My Horticultural Hunt Club Dream

stag-horn-mounts

Fall is slowly changing over to winter here in Maine. We have already had one surprise snow storm with another on its way tonight. Over the next three months, we will work outside as much as we can amongst the cold, snow, and frozen ground. Once inside, I have a long list of designs to work on and plant catalogs to pore through. Being inside during the winter months is also a great time to dream of new gardens and fun displays. One display that I have toyed with for years is to have an indoor space decked out like a hunt club lodge. A hunt club lodge would typically have antlers decorating the walls, showing off the trophies from years of hunting. Instead of antlers, I want to display on the walls, giant, mounted stag horn ferns. I can just imagine settling down with a good book and a glass of red wine in front of the fireplace with walls of stag horn ferns hanging all around.

Staghorn-wall

Stag horn ferns (genus Platycerium) are a group of large-leaved, epiphytic ferns from tropical regions of the world. Their cool appearance is due to two types of fronds: sterile and fertile fronds. The sterile fronds cover the roots and protect them from drying out. The fertile fronds are the ones that hang down from the base and resemble deer or elk antlers. When stag horn ferns are grown in gardens, they are usually mounted on a wooden plate and hung from the wall. At CMBG, we have about a half dozen small Platycerium that we grew in containers this past summer. Next week, I hope to mount these onto wooden plates and hang from the wall of my office. A good description on how to mount a stag horn fern is presented here.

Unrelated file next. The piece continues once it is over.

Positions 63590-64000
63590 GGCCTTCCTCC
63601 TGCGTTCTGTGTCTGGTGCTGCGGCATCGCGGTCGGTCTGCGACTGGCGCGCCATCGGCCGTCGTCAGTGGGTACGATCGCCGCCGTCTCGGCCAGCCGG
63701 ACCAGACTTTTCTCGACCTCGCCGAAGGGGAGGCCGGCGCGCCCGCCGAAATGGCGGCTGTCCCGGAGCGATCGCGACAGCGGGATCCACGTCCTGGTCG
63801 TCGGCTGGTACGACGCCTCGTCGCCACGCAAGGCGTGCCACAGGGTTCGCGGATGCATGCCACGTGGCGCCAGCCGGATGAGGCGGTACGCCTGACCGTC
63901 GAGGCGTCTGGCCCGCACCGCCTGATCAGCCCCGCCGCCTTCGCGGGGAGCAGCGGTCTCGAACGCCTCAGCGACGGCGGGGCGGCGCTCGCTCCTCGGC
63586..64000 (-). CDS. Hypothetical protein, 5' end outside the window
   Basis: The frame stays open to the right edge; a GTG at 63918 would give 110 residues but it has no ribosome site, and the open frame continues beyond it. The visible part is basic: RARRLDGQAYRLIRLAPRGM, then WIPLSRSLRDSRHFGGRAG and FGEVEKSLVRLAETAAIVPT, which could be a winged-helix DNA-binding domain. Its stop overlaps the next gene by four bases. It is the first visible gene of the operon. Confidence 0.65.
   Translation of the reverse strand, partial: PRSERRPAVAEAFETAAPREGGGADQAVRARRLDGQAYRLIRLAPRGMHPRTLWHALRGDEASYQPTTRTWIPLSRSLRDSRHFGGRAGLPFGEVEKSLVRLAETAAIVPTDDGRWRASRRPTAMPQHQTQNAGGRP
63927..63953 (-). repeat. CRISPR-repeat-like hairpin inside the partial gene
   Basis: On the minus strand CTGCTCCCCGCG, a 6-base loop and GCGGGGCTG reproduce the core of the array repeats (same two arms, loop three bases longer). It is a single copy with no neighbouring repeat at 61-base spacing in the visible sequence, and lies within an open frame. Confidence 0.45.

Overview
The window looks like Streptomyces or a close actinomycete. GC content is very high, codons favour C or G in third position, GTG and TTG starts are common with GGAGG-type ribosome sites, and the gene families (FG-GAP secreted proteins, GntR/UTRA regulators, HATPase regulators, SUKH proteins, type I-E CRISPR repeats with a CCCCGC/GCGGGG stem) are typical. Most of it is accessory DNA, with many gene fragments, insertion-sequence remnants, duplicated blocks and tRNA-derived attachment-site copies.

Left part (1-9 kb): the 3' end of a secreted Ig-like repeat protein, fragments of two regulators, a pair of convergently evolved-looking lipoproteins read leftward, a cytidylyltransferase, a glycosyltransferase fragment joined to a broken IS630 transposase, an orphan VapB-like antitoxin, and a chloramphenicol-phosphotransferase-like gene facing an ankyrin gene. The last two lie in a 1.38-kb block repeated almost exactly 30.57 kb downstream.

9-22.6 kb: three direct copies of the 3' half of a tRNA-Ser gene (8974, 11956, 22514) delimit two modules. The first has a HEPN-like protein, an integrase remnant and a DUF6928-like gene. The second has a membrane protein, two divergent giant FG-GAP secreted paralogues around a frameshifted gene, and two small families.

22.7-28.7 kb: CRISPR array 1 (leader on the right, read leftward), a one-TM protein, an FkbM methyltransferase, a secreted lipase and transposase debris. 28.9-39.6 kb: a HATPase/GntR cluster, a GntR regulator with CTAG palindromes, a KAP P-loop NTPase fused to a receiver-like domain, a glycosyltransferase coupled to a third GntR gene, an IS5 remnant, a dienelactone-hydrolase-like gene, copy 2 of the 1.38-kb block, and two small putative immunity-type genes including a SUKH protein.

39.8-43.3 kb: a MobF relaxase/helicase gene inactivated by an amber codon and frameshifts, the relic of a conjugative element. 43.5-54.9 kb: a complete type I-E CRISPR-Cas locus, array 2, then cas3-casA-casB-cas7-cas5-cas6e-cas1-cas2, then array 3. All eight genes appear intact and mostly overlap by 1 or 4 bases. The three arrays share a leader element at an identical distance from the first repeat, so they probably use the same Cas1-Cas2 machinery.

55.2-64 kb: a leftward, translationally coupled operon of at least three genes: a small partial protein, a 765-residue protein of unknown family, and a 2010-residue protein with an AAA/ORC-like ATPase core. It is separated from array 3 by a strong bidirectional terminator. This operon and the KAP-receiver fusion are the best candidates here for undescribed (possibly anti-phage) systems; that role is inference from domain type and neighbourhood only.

Over time, these ferns can become large and quite the show stopper in the garden or conservatory. I have high hopes of bringing our small stag horns along and maybe, one day, when we build a conservatory, we can hang them from the walls like the living horticultural hunt lodge of my dreams.

Images: Dirt Flowers, The Palm Room

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rodney eason

Rodney Eason - Director of Horticulture and Plant Curator at Coastal Maine Botanical Gardens, father of 4, husband to a Renaissance woman. I spent the first part of my life in North Carolina, the middle in Pennsylvania, and now I am determined to become a Mainer  while keeping my southern drawl. I consider the rhetorical question, "you're not from around here, are you?" a compliment. I love great gardens, beautiful plants, and inspiring architecture. Because of this, I am on a lifelong quest to find a garden that artistically combines beautiful plants while being centered around an evocative building. For me, this would be Beatrix Farrand's Dumbarton Oaks, with the plants of Lotusland and Chanticleer, around Fay Jones' Thorncrown Chapel. My wife and I are now making our new home and garden in a 130 year old New England house with a farmer's porch near the Damariscotta River in coastal Maine. When our kids get into college, we want to hike the Appalachian Trail as a family over a summer break. My likes (in random order): the smell of fresh basil and rosemary, bold foliage, India Pale Ale, good running shoes, Top Gear, the smell of New England in the fall (it reminds me a bit of English Leather, which my grandfather wore), and the sound of our family laughing together around the dinner table. I dream of one day owning an old Toyota 4X4 pick-up and seeing the Avett Brothers in concert.
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1 Comment

  1. Kati B ~FurnishMyWay on November 18, 2014 at 5:08 pm

    I love how those look mounted on the wall like that! Very artistic. What kinds of climates do they do well in?

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